Netflix's 'You' Is a Gorgeous, Thrilling Show — With an Ugly Problem

Its compelling second season sends an unsettling message.

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Tyler Golden/NetflixNetflix

The "sexy psychopath" isn't a new character type. We've had Norman Bates in Psycho, Sharon Stone in Basic Instinct, Moriarty in the Sherlock BBC series. But Joe Goldberg in You, which debuted on Netflix in 2018, was among the most compelling iterations of the trope in recent memory. The character possessed a dark, possessive mind, but he acted like he was in his own personal rom-com. Joe was a psycho for the Internet age, a murderous, love-crazed millennial—and Netflix viewers were totally seduced. Season two, on the other hand, tries to make Joe even more relatable and nuanced. And that's kind of a problem.

Joe, who's now on the run and going by a new name, is still played with brutal perfection by Penn Badgley. His sparkling eyes, his slow grin, even his posture—it's all meant to be both entirely charismatic and entirely terrifying. You find yourself rooting for him, then you have to catch yourself. That's what made season one so devastating: You wanted Joe and Beck to work out, to believe Joe could stop his own horrible impulses...right up until the moment he kills her. Season one felt like an upsetting and cathartic ride, culminating in the viewer being forced to come to grips with who Joe really is. Despite some impulses towards care and compassion, he's nothing but a killer underneath.

Season two immediately walks us back. This season, Joe feels loss, mourns, attempts to make positive change, and tries to avoid the temptation of bad behavior via his ever-present internal monologue. It's like the most extreme possible version of a reformed bad boy—and we starting feeling like we're on Team Joe again. It's not just a double role, it's a dual personhood: Joe's a cold-hearted murderer, and an effective one, but he's also feeling profound feelings that aren't rooted in self-interest or violence. He's a monster, and he's not.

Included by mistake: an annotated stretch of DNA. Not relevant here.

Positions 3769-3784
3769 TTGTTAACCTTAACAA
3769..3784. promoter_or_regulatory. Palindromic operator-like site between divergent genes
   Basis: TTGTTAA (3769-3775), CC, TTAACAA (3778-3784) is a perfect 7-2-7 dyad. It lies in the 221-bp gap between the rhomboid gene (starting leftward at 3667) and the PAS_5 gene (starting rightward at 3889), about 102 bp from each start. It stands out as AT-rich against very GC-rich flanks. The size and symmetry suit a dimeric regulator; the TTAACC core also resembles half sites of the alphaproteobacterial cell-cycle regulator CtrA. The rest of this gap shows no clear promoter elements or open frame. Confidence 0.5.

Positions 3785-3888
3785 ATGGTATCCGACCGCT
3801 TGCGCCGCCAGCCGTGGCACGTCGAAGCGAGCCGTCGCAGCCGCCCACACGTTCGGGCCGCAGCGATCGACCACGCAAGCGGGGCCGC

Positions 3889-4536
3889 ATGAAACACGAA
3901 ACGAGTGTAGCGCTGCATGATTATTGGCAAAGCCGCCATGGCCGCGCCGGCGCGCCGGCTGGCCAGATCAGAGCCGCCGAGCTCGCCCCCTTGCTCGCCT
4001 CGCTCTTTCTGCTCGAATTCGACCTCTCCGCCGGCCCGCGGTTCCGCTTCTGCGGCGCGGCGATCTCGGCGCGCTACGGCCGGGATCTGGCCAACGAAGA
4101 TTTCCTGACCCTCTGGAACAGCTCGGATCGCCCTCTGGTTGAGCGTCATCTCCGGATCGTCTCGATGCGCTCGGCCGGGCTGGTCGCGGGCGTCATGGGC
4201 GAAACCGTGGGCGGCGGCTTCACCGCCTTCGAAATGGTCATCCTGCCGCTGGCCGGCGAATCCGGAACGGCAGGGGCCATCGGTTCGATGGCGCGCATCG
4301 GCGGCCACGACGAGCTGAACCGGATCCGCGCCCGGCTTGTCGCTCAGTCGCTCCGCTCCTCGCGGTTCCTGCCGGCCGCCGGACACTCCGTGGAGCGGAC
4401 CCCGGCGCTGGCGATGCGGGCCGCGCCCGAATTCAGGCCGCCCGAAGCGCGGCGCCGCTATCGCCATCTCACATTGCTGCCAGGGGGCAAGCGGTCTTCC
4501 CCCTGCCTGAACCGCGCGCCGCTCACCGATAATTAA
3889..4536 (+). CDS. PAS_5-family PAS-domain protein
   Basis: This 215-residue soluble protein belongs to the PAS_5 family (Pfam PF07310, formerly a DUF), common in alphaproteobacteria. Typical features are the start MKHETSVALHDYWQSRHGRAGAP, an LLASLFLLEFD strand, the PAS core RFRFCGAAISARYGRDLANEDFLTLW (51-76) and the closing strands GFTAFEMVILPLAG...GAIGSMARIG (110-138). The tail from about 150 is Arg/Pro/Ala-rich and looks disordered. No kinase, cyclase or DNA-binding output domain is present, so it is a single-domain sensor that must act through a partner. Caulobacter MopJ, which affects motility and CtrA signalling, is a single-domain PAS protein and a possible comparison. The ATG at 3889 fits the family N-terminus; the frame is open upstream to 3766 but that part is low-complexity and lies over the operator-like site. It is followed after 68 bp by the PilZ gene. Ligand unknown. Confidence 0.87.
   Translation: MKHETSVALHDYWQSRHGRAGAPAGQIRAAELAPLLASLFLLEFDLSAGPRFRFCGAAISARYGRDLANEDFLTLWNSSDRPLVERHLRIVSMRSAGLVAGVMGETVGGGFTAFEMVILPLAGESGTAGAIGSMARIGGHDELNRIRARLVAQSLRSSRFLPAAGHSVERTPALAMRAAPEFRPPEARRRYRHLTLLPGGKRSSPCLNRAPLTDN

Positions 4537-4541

To borrow a line from another "sexy psycho" show, Killing Eve: "When you think of a psychopath, you tend to think of a regular person and then you add certain negative traits: violence, narcissism, sadism. That's a mistake—don't add. Take away everything that makes us human. They're like facsimiles. They're copycats." And yet, ironically, both Killing Eve and You break that basic rule by depicting unrealistically nuanced characters. In essence, Joe and sexy assassin Villanelle are only half-psychos—they're compulsive liars who aren't afraid to kill, but they still display aspects of deep humanity and lovability. Villanelle and Joe become more humanized, not less, in the second season of their respective shows. The humanity we look for and may never find in a real psychopath is found in spades in these fake ones.

This feels particularly unrealistic: Joe wouldn't exist in real life. But Ted Bundy did.

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Penn Badgley as Joe Goldberg in season two.
Beth Dubber/NetflixNetflix

It's not surprising that after season one went mainstream, Penn Badgley had to undermine his own character and fend off fans who love Joe. "You’re supposed to see past my face TO the crazy shit!" he explained to rabid fans who saw Joe as some sort of PILF (psycho they'd like to...you get it) and said they wanted to be kidnapped by him. But you can also see where their adoration comes from. There are moments of real humanity from the character, when he's not finding new, terrible ways to murder people who get in his way.